Jewelry-making took me on a journey of self-discovery. My instructor suggested that I wear my jewelry all the time and when anyone asks about it, he said, tell them “I made it and it’s for sale.” This concept totally changed my life. I was waiting tables at the time and this simple practice enabled me to sell the jewelry right off my body. I asked the restaurant owner, my boss, if I could do a jewelry show. He graciously said yes. My identity started to shift from being a single Mom working as a waitress, to perhaps considering myself as an artist. It was a big leap for me which required a lot of soul searching. I made jewelry alone in my home in my spare time. I didn’t know anyone else that made jewelry and resisted calling myself an artist. I saw a poster for an Artist Studio Tour that highlighted a jewelry artist. After visiting her studio I realized, I could do that. I joined the group of artists and eventually developed skills as an art administrator and advocate. Later, the opportunity arose for artists to assemble and create a co-operative gallery. My leadership skills secured me a key position in the group and I became a gallery owner.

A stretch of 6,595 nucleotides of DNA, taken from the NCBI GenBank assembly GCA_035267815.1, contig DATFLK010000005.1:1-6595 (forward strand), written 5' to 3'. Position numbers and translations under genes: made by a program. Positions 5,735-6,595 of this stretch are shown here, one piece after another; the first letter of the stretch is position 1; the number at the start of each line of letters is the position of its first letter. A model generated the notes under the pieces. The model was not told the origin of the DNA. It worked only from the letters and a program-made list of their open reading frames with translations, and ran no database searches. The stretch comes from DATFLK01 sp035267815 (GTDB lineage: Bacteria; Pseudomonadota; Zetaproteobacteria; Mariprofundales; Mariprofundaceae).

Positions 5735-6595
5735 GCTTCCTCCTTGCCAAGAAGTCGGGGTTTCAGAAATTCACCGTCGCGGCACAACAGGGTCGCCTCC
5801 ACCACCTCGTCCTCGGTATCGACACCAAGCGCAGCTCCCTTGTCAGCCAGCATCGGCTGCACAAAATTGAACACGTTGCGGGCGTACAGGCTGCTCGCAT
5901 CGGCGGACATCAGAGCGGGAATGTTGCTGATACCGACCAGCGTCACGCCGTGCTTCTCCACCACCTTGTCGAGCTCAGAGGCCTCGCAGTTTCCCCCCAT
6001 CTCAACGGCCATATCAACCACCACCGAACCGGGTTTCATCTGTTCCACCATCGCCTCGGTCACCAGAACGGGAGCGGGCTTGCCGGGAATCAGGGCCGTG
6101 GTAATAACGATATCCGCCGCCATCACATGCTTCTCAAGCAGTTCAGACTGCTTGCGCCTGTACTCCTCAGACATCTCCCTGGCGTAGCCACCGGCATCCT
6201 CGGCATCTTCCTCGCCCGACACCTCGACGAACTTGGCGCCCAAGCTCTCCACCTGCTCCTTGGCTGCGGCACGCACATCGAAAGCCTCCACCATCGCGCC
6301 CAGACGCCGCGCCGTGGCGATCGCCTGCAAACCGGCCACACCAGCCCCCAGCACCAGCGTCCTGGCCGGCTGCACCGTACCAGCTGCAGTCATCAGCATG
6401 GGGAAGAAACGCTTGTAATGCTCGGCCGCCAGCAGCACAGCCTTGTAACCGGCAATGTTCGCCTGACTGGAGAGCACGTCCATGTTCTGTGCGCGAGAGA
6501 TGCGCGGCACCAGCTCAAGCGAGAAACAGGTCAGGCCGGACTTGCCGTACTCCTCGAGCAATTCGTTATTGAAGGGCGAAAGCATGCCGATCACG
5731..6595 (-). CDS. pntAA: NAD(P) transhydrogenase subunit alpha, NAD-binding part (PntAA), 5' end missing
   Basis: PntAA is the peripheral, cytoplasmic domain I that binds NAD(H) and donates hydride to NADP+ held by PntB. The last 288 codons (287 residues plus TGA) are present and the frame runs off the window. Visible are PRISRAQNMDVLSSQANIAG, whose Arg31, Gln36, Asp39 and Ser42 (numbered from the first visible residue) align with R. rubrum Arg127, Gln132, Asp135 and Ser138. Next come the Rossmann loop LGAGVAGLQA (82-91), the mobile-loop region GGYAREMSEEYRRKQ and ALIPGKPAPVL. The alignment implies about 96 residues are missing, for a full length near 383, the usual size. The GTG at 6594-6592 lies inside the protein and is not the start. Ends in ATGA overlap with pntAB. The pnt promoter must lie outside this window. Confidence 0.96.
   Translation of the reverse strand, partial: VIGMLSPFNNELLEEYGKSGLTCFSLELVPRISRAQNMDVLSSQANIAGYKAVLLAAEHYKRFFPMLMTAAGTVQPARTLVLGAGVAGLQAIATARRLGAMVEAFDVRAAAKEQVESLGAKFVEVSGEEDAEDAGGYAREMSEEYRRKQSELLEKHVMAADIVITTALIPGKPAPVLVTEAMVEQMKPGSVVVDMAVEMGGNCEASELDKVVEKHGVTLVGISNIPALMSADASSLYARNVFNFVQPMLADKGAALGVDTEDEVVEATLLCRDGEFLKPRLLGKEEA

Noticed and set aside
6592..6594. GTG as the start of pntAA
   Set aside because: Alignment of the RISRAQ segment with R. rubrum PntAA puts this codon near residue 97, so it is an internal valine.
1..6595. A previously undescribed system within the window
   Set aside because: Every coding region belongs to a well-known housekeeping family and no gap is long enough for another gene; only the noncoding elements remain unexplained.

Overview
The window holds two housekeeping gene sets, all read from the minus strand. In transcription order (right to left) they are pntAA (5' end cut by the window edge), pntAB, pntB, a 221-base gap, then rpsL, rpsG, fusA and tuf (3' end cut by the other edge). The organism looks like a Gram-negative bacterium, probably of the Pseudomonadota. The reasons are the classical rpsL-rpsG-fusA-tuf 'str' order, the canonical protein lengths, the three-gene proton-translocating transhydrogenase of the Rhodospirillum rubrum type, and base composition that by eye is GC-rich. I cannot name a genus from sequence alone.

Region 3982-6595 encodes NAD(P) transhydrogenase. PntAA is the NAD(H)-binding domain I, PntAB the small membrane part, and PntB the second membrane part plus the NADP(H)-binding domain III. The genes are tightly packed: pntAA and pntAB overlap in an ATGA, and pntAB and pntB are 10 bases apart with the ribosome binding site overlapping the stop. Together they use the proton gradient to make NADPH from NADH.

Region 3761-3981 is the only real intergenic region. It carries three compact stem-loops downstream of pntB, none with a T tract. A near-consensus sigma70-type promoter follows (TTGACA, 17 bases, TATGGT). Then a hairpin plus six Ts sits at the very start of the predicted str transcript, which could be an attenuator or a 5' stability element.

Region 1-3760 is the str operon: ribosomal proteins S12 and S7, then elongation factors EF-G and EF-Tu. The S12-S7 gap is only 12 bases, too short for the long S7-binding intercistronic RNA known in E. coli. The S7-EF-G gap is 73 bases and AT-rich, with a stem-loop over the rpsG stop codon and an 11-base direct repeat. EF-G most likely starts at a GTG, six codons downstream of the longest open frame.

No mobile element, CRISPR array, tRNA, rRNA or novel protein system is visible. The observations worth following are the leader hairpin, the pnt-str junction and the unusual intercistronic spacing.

My relationship with being a jewelry artist has shifted over the years. At first it was necessarily about making money and having an income. It then shifted to creating community to support sales while also supporting fellow artists. As my financial situation changed and I no longer needed the income to survive, I asked myself “Do I want to keep making jewelry? How does it serve me? How does it serve the greater community?” Once again, jewelry-making prompted me to take a deeper look inside myself. I make jewelry the old-fashioned way, each piece crafted by hand. The physical nature of the work was causing pain in my body, stiff muscles, aches and pains in my hands, wrists, and arms. I tried several therapies to help ease the symptoms. Then someone suggested Yoga, so I tried it. Yoga offered a path to re-connect body, mind and spirit, and emphasized the link between physical pain and spiritual dis-ease. I later found a class on using crystals and gems for energy healing. I trained to be a Reiki practitioner and took meditation classes. Then I enrolled in Yoga teacher training courses and was encouraged to develop my own “flavor of Yoga.” Now I offer a Yoga class where we incorporate crystals, gems and mineral specimens to create a crystal grid, or sacred circle, in which to practice Yoga.